The Conversation (1974)

the conversation movie poster gene hackman
9.5 Overall Score
Story: 9/10
Acting: 10/10
Visuals: 10/10

Great character with great cinematography and sound

Drags a bit in the middle but still effective

Movie Info

Movie Name:  The Conversation

Studio:  Paramount Pictures

Genre(s):  Mystery/Suspense/Drama

Release Date(s):  April 7, 1974

MPAA Rating:  PG

the conversation union square cindy williams william frederic

What’s the conversation about?

Harry Caul (Gene Hackman) is a master at his trade.  As a surveillance master, he pulls off jobs that others in the business can only dream of.  When he and his crew are hired to record a couple in a busy San Francisco park, Harry gets more than he bargains for when he realizes that lives could be endangered.  Now, Harry finds himself questioning who he can trust…and who might be watching him!

Written and directed by Francis Ford Coppola, The Conversation is a dramatic suspense film.  The movie was released to critical acclaim and a fair showing at the box office.  The movie won the Palme d’Or at the Cannes Film Festival and was nominated for Best Picture, Best Screenplay, and Best Sound (losing Best Picture to Coppola’s other movie The Godfather Part II).  The movie was selected by the Library of Congress for preservation in the National Film Registry in 1995.

the conversation harrison ford gene hackman

I’m beginning to suspect that I’m being followed…

The Conversation isn’t an easy movie, but it is a worthy movie.  The film is a great character study and Hackman has often said that this is his favorite performance (and with a long career of great movies, that says something).  The movie is strong on its own and if it hadn’t gone head-to-head with The Godfather Part II, probably would have been even better remembered.  Due to the movie’s plotline, a ******Spoiler Alert****** is issued for the rest of the review.

The movie’s set-up is pretty basic.  A team records a conversation and the recorder becomes obsessed with the conversation.  It is the character that makes the movie work.  Hackman’s Caul is so guarded, caught-up in his past, and riddled with guilt due to religion and questions about what he does for a living that he allows things to slip by him and misinterpret the message.  While he thinks he’s listening to a secret affair that could lead to death, he doesn’t understand he’s really hearing plans for a murder…something in which he was intentionally picked to set up.  It is a clever twist that is slow and building.  I think it drags a bit around the surveillance convention, but it does continue to show his lack of social graces.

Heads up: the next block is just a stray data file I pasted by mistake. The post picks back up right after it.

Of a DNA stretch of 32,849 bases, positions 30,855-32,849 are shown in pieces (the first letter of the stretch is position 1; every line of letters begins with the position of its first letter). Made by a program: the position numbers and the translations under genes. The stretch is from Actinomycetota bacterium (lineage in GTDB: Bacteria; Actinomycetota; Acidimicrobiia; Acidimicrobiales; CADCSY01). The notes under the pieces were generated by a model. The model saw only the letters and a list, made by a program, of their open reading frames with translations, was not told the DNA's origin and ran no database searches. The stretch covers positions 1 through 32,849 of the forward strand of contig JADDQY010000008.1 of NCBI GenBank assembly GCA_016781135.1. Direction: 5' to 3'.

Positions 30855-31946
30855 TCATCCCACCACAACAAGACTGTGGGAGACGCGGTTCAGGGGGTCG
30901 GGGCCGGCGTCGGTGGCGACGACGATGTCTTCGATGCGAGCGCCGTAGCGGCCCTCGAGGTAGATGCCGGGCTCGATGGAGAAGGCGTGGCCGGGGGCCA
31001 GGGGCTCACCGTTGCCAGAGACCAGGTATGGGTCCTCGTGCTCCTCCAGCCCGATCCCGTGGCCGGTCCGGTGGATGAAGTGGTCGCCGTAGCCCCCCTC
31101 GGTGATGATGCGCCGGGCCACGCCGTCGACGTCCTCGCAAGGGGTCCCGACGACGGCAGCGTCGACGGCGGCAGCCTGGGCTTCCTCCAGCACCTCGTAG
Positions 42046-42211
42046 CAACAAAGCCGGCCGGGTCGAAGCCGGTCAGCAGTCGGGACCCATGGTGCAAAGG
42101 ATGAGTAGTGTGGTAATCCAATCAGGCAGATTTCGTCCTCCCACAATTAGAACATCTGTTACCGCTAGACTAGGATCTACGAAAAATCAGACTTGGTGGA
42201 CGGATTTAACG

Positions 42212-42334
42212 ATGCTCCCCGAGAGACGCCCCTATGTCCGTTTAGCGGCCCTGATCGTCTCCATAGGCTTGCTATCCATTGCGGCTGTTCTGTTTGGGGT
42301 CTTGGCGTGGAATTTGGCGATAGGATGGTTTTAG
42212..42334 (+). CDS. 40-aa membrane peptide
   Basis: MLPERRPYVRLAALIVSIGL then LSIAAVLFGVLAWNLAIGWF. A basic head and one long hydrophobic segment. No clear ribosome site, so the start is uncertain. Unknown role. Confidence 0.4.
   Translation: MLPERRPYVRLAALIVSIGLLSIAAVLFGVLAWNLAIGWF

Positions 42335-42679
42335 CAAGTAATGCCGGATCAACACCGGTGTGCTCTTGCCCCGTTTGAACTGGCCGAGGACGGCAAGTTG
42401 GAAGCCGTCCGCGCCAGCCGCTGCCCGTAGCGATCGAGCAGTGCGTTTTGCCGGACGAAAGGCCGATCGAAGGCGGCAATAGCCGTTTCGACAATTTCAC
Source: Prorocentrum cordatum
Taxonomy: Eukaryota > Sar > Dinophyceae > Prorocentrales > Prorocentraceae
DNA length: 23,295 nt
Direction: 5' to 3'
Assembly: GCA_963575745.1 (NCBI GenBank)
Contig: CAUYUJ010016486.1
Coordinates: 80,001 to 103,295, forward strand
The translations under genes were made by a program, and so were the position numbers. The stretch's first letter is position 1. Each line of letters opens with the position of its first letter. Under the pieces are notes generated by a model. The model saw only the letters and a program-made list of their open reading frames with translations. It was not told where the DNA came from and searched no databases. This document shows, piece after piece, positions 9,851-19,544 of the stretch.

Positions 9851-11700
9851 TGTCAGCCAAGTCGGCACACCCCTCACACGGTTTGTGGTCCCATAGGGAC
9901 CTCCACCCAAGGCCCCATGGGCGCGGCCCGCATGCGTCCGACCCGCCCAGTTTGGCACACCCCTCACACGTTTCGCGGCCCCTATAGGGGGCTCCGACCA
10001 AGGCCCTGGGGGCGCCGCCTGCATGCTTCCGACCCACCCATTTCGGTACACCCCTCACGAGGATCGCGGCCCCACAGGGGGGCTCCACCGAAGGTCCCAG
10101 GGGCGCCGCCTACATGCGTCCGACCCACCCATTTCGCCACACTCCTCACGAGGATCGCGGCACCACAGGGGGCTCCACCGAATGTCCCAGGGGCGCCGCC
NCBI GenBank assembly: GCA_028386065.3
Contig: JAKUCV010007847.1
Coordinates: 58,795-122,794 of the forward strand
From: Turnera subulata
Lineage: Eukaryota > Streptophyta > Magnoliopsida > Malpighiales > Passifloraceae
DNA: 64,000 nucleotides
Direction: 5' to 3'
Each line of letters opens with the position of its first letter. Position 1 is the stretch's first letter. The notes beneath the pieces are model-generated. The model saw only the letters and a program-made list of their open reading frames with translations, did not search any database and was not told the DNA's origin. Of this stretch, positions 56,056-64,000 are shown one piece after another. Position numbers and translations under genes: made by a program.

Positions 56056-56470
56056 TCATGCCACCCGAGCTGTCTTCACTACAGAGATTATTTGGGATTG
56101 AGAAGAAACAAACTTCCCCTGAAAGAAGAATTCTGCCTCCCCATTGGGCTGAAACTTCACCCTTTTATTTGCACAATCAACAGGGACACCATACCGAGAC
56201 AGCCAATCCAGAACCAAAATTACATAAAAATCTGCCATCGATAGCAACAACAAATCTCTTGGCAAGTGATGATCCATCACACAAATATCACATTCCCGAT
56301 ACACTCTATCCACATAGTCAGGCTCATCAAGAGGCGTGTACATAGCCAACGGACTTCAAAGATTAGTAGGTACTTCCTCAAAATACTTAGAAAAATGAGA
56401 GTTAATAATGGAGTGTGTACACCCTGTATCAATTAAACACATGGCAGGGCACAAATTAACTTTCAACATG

the conversation bloody toilet

Oops…I might have screwed up

Hackman is perfect as the dumpy Caul.  He is the everyman that can do surveillance because he doesn’t stand out.  He’s bland in appearance, but so twisted inside that the character is richer than most characters.  He’s also backed by a great supporting cast which is overshadowed by him (intentionally).  You have Cindy Williams and Frederic Forrest as the spied upon couple, Harrison Ford as the shady corporate man, Robert Duvall as the head of the corporation, and Teri Garr and Elizabeth MacRae as Harry’s only interactions with women (which shows how/why he deals with Cindy Williams).  Both Allen Garfield (the pushy surveillance guy) and John Cazale are also great and leave you wishing they had more time in the movie.

the conversation ending saxophone harry caul gene hackman

He is not getting his deposit back

Not only does the movie look great, but Coppola does a lot to play with the sound since sound and hearing is at the heart of The Conversation.  Conversations were recorded different ways to influence how they were heard and it is fun to see the changes in technology…Harry Caul would have a heart attack on the invasion of privacy.

The Conversation is a great film that shows a different time but universal fears.  Many consider Hackman’s appearance in Enemy of the State (1998) as a mini-sequel to this movie since the character also is into surveillance and is paranoid…if Harry Caul continued his path to the 1990s.  The Conversation is a classic and should be seen by fans of film.

Author: JPRoscoe View all posts by
Follow me on Twitter/Instagram/Letterboxd @JPRoscoe76! Loves all things pop-culture especially if it has a bit of a counter-culture twist. Plays video games (basically from the start when a neighbor brought home an Atari 2600), comic loving (for almost 30 years), and a true critic of movies. Enjoys the art house but also isn't afraid to let in one or two popular movies at the same time.

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